Quantum Information Processing, Vol. 4, No. 2, June 2005 (© 2005)
Ergodic Quantum Computing
Dominik Janzing and Pawel Wocjan
Received July 22, 2004; accepted February 25, 2005
We propose a (theoretical) model for quantum computation where the result can
be read out from the time average of the Hamiltonian dynamics of a 2-dimensional
crystal on a cylinder. The Hamiltonian is a spatially local interaction among
Wigner–Seitz cells containing six qubits. The quantum circuit that is simulated
is speciﬁed by the initialization of program qubits. As in Margolus’ Hamiltonian
cellular automaton (implementing classical circuits), a propagating wave in a
clock register controls asynchronously the application of the gates. However, in
our approach all required initializations are basis states. After a while the syn-
chronizing wave is essentially spread around the whole crystal. The circuit is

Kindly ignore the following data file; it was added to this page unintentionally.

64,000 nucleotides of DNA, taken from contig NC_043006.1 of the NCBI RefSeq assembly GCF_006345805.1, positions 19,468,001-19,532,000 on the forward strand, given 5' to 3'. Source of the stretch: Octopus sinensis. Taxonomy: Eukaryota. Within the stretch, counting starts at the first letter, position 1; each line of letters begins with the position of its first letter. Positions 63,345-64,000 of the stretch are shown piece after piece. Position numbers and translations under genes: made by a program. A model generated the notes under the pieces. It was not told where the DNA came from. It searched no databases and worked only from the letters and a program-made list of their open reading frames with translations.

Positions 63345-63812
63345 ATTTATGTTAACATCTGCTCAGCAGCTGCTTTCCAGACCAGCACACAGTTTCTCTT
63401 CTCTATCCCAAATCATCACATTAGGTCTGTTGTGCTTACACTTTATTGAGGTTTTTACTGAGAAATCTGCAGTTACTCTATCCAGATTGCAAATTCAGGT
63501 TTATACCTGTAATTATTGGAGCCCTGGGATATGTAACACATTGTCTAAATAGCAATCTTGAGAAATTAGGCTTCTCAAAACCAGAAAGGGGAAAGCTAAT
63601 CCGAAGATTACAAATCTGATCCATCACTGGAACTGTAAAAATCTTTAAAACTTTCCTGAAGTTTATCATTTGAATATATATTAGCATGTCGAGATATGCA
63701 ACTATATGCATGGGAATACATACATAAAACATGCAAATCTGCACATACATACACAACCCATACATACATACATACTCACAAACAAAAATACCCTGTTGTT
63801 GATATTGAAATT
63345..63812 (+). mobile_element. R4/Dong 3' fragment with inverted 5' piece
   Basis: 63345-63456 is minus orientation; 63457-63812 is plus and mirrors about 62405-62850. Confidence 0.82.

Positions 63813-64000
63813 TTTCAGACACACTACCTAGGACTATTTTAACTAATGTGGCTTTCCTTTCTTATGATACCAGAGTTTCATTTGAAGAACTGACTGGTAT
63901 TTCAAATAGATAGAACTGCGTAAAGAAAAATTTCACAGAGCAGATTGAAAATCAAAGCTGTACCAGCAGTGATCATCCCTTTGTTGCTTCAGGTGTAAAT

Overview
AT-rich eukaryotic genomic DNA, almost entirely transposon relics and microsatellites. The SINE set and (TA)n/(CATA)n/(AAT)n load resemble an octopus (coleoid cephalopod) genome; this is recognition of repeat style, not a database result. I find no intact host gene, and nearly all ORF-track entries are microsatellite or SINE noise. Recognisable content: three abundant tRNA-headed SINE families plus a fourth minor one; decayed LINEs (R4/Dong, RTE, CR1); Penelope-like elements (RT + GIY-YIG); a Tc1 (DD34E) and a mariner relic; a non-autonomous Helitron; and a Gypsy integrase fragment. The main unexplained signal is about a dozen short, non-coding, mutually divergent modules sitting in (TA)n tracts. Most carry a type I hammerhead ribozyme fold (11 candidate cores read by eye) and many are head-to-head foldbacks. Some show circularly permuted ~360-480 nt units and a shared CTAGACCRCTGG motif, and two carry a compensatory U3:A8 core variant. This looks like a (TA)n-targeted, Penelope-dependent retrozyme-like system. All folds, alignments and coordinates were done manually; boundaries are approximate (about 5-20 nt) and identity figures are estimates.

designed such that the result is available with probability about 1/4 despite of the
completely undeﬁned computation step. This model reduces quantum computing to
preparing basis states for some qubits, waiting, and measuring in the computa-
tional basis. Even though it may be unlikely to ﬁnd our speciﬁc Hamiltonian in
real solids, it is possible that also more natural interactions allow ergodic quantum
KEY WORDS: Quantum cellular automata; thermodynamics of computation;
Hamiltonian of a quantum computer; solid state quantum computing.
The question which control operations are necessary to achieve univer-
sal quantum computing is essential for quantum computing research.
The standard model of quantum computation requires (1) preparation
of basis states, (2) implementation of single and two-qubit gates, and
(3) single-qubit measurements in the computational basis. Meanwhile there
are many proposals that reduce or modify the set of necessary control
operations (see e.g. Refs. 1–5). Common to all those models is that the
program is encoded in a sequence of control operations.
IAKS Prof. Beth, Arbeitsgruppe Quantum Computing, Universit
at Karlsruhe, Am Fasanen-
garten 5, 76 131 Karlsruhe, Germany. E-mail: email@example.com, firstname.lastname@example.org
1570-0755/05/0600-0129/0 © 2005 Springer Science+Business Media, Inc.